By Kim Eun-young and Yoon Sojung
Photos = Cheong Wa Dae’s official Twitter account
President Moon Jae-in on Sept. 22 in Hawaii posthumously awarded the Order of Merit for National Foundation to two patriots who supported the Korean independence movement in Hawaii.
At the Center for Korean Studies of the University of Hawaii, Honolulu in the morning, the president bestowed the honor to the descendants of Kim No-di and Ahn Jung-song, two Korean immigrants in the U.S. confirmed to have helped the independence movement while living in Hawaii.
This was the first time for a Korean head of state to present such an award while abroad to independence activists.
In 1903, 102 Koreans moved to Hawaii as Korea’s first immigrants to the U.S., and later actively helped raise funds to help Korean liberation from Japanese colonial rule. The center that hosted the ceremony was the first Korean studies institute founded abroad and is the biggest of its kind in the U.S.
Kim in 1919 delivered a stirring appeal for Korean independence at the first gathering of Koreans in the U.S. in Philadelphia. As a member of the Korean Ladies Relief Society, the activist also promoted women’s rights by exposing Japan’s abuses of women.
Ahn, who received the order’s National Medal, took the lead in raising funds for the independence movement and educating Koreans overseas. After national liberation, Ahn helped the setup of the Korean government as a member of the United Korean Committee in America Mission.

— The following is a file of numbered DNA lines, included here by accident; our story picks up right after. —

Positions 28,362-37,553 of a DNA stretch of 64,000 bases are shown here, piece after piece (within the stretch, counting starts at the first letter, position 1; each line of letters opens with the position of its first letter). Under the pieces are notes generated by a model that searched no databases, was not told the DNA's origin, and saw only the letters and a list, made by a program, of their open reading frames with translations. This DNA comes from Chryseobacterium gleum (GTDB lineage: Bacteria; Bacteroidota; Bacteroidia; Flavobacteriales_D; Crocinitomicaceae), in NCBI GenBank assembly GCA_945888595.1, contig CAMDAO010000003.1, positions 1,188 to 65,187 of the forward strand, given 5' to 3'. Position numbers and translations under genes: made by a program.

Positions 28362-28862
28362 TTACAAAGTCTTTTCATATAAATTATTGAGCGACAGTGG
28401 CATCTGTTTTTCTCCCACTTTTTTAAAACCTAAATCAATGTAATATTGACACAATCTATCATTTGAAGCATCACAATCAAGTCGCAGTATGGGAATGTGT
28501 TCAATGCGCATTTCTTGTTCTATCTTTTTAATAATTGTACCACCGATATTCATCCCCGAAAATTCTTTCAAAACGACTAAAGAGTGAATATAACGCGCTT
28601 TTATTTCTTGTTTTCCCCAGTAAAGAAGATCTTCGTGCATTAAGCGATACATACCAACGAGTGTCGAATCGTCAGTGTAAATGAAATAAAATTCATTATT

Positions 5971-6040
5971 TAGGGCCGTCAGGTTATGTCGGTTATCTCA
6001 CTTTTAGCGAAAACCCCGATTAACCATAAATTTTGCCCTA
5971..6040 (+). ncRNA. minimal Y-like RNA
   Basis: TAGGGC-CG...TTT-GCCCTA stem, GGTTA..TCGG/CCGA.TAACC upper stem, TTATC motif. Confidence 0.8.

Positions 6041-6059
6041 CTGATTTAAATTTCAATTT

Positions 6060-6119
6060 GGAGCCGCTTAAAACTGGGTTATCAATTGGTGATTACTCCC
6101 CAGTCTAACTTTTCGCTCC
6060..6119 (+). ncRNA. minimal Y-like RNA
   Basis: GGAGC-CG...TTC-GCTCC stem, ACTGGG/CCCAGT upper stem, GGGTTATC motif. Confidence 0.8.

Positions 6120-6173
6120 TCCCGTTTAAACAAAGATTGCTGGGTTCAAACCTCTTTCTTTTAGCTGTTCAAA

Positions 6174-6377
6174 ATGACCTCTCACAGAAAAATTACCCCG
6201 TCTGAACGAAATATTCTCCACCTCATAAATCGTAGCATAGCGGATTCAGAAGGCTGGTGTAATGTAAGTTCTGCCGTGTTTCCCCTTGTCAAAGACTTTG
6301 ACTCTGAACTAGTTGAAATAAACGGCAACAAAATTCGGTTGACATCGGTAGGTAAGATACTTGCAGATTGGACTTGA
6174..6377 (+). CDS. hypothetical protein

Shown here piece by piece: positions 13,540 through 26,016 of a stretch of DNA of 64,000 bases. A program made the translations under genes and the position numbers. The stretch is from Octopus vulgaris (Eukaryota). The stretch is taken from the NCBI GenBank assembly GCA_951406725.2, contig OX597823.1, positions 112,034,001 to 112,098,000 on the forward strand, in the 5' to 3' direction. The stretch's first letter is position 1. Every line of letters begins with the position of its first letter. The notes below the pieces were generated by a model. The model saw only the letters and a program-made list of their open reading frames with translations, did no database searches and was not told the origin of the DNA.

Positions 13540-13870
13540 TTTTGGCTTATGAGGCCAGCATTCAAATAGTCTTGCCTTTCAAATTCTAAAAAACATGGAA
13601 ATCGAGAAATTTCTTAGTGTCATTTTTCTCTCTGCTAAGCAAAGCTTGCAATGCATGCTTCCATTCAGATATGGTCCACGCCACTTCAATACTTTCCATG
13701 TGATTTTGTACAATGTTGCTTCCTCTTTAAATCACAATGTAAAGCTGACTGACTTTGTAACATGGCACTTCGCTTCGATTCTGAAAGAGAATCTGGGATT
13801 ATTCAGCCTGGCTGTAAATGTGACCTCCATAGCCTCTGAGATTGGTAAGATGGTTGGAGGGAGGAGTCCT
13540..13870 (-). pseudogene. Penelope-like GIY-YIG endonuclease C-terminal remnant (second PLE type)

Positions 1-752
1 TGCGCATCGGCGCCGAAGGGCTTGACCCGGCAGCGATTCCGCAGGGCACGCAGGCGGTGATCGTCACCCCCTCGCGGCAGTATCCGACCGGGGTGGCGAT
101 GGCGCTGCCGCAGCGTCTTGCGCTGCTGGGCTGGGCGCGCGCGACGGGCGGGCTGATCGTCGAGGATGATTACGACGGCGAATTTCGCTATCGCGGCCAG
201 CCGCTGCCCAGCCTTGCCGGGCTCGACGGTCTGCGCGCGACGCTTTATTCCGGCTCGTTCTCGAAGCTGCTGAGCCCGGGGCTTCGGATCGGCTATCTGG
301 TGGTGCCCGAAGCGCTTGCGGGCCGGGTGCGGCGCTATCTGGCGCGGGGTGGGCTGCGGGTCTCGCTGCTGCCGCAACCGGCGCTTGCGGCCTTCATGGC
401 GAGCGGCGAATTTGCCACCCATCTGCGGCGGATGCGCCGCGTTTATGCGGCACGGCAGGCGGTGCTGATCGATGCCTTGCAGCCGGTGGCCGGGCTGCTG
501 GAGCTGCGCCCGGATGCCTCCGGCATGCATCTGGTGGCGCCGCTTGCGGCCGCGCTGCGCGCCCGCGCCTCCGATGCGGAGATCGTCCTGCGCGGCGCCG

The Order of Merit for National Foundation has five grades: the Republic of Korea, Presidential, Independent, Patriotic and National medals.
The decision to honor both patriots was made on March 1 (March First Movement Day) this year. President Moon presented the medals in person to the awardees’ descendants during his Hawaii visit.
At the ceremony, he expressed his deep respect and appreciation for the two patriots for their devotion to the independence of their homeland and the education of their people.
The president added that he deeply pondered their actions and “noble patriotic spirit.”
Later that day, he observed the repatriation of the remains of Korean and American troops killed in the Korean War at Hanger 19 of the U.S. military’s Joint Base Pearl Harbor-Hickam in Hawaii.
This is the first time for a Korean head of state to directly oversee a ceremony abroad for the transfer of the remains of soldiers killed in the war.
The remains of 68 Korean soldiers will return home with President Moon, who on the same day will wrap up his trip to the U.S. and fly home. The transfer will also see the remains of six American soldiers returned to the U.S., including one set that was repatriated in 2018.